Lost in the headlines this fall was the wrap up of the writers strike in Hollywood.
That means we can get back to our regularly scheduled program of humorless spinoffs of intellectual property (IP) created two decades ago.
The strike itself wasn’t particularly interesting – but there were a few points of “how the sausage is made” in Hollywood.
First is the “writers room.” Back in the day if you wanted to get a series written, you would get a couple creatives, lock them in a room with coffee and snacks until they get the plot lines knocked out.
Streaming services have broken this model. They give writers fewer staff and shorter time to come up with the big picture, and the rest gets “filled in” by less talented folks.
This is one reason I can’t sit still through TV series anymore… they’re just not that good. Derivative work, boring tropes, and constant pandering have caused me to quit shows in the middle of Season 1 because I can’t get through them.
One of the stipulations in the bargaining agreement was that when a new series hits, you must have six writers, and at least three writer-producers.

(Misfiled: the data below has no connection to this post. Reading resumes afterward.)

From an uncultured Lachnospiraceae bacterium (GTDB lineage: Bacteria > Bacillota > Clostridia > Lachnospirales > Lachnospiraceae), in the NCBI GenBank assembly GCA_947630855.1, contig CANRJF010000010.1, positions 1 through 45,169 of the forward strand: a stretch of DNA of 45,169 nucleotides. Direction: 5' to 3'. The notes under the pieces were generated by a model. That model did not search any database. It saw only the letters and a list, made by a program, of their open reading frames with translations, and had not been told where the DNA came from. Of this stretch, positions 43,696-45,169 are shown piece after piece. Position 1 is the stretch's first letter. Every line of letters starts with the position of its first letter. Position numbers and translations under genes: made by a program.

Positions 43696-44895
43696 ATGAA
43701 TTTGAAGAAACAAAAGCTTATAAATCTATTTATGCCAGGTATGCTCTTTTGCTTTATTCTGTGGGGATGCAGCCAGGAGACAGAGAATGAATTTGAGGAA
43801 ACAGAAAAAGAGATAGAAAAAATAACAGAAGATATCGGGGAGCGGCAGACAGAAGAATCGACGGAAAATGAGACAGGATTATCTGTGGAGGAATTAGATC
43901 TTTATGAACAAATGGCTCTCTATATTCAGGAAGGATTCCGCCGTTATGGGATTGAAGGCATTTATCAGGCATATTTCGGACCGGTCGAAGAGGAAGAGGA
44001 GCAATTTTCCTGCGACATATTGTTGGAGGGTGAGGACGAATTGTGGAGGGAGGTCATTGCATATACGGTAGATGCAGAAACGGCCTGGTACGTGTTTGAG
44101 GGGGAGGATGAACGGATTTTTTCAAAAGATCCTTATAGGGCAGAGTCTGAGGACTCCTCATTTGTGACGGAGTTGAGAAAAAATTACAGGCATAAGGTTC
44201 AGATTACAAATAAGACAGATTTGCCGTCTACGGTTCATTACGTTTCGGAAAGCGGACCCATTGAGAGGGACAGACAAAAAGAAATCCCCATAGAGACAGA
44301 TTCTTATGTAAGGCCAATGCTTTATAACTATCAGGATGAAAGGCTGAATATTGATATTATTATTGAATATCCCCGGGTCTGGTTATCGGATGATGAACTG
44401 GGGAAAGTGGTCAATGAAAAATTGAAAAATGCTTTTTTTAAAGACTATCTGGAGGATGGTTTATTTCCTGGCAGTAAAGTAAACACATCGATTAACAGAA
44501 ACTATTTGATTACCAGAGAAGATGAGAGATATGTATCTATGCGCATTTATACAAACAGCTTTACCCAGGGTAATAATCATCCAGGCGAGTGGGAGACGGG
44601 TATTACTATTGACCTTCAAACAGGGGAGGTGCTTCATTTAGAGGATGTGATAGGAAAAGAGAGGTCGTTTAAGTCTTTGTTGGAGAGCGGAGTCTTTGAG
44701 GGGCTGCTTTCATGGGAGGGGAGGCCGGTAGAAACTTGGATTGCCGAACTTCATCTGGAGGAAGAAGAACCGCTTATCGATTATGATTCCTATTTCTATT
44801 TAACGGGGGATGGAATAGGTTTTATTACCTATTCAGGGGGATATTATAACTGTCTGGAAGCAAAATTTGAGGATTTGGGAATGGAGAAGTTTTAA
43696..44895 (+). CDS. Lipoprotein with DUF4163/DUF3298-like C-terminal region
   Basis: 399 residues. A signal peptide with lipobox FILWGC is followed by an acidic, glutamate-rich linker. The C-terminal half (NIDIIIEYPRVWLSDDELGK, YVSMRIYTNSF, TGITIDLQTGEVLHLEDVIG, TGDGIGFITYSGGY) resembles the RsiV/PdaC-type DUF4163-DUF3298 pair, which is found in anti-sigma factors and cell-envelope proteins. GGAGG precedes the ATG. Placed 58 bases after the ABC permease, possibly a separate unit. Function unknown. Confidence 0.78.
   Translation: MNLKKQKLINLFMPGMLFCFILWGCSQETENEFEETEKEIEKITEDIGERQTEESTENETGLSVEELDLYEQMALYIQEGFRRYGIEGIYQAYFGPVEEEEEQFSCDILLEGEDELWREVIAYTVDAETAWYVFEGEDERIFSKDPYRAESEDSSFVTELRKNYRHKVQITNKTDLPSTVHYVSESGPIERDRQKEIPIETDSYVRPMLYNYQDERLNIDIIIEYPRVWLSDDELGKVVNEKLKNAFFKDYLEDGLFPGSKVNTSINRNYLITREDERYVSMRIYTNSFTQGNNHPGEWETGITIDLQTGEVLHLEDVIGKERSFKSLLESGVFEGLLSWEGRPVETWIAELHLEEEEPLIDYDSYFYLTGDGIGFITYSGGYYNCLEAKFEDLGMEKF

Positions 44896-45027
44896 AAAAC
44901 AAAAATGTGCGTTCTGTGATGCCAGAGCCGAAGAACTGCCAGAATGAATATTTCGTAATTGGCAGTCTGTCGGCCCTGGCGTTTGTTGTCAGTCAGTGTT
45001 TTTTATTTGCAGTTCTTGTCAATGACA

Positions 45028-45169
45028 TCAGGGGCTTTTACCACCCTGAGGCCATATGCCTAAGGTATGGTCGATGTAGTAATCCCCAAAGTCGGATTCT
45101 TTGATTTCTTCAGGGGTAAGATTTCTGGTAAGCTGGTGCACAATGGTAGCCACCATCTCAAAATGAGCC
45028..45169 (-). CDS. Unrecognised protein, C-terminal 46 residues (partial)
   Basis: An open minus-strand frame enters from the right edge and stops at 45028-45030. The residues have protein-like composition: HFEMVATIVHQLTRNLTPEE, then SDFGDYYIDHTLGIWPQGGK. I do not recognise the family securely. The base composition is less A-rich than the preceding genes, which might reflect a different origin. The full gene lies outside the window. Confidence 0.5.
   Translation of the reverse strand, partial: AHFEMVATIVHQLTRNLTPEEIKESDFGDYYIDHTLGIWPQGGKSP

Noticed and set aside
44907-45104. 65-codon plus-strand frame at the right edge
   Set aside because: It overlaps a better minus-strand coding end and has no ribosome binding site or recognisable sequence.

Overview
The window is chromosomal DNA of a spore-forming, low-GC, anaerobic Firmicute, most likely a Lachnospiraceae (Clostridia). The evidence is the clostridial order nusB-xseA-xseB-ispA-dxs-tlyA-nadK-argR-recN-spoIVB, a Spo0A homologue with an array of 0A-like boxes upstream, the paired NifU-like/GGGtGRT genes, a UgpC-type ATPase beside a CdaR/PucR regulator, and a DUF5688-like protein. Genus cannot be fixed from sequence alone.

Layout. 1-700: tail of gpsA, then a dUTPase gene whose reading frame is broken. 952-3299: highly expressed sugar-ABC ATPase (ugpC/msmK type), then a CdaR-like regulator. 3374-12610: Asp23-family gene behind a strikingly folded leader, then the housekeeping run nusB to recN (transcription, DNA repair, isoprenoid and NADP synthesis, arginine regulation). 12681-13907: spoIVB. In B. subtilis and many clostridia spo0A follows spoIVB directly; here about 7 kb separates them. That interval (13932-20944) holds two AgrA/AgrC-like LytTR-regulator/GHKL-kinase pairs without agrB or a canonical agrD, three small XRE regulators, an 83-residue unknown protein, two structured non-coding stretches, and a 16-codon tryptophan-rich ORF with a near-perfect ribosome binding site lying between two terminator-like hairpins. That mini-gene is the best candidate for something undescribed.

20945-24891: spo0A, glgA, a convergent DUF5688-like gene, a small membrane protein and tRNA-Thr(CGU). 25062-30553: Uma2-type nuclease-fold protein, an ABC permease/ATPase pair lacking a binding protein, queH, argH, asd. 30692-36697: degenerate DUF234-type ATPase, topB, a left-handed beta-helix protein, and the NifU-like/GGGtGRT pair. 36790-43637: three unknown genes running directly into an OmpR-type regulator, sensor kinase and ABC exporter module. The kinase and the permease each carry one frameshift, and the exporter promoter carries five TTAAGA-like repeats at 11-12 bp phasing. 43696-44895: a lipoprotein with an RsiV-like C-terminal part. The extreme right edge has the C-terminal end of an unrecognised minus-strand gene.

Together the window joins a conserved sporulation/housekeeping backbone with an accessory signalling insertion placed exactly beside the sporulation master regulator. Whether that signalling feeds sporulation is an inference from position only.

Maybe we get lucky and start to see some better content pushed through… but the juicy part comes around the discussion of AI.
The writers are terrified that AI is coming to take our jobs. Which is hilarious because we thought that it would go after the math-heavy jobs.
But it turns out the “large language models” are really good at… language.
The funny thing about this is the agreement allows the writers to use AI, but not the production company itself. They want to use the tech to work less but still want to get paid the same.
This isn’t going to work out in the long run. Very soon you will see disruptive entertainment companies that can quickly spin out shows without a ton of overhead.
It’s going to create a massive amount of leverage around these technologies.
Imagine a couple college kids using AI, an iPhone, and some special effects packages. A decade ago it might show up at some obscure film festival, or Aspen if they’re lucky.
Very soon it will be difficult to tell the difference between Hollywood and Indie productions…
Which spells disaster for the studios, because they are forced to use old business models.
But what about firms that can adapt to it?
If you’ve got existing IP and brands that are very well known, you can overlay all this new AI technology in a way to create value with much higher margins.
We’ve discovered a company in this space. They own a few top tier brands in sports, lifestyle, and finance.
Plus, they just picked up 20 TV stations they can leverage even further.
We’re looking at triple digit gain potential on this one…
And I’ve already sent the buy alert to my paid readers.
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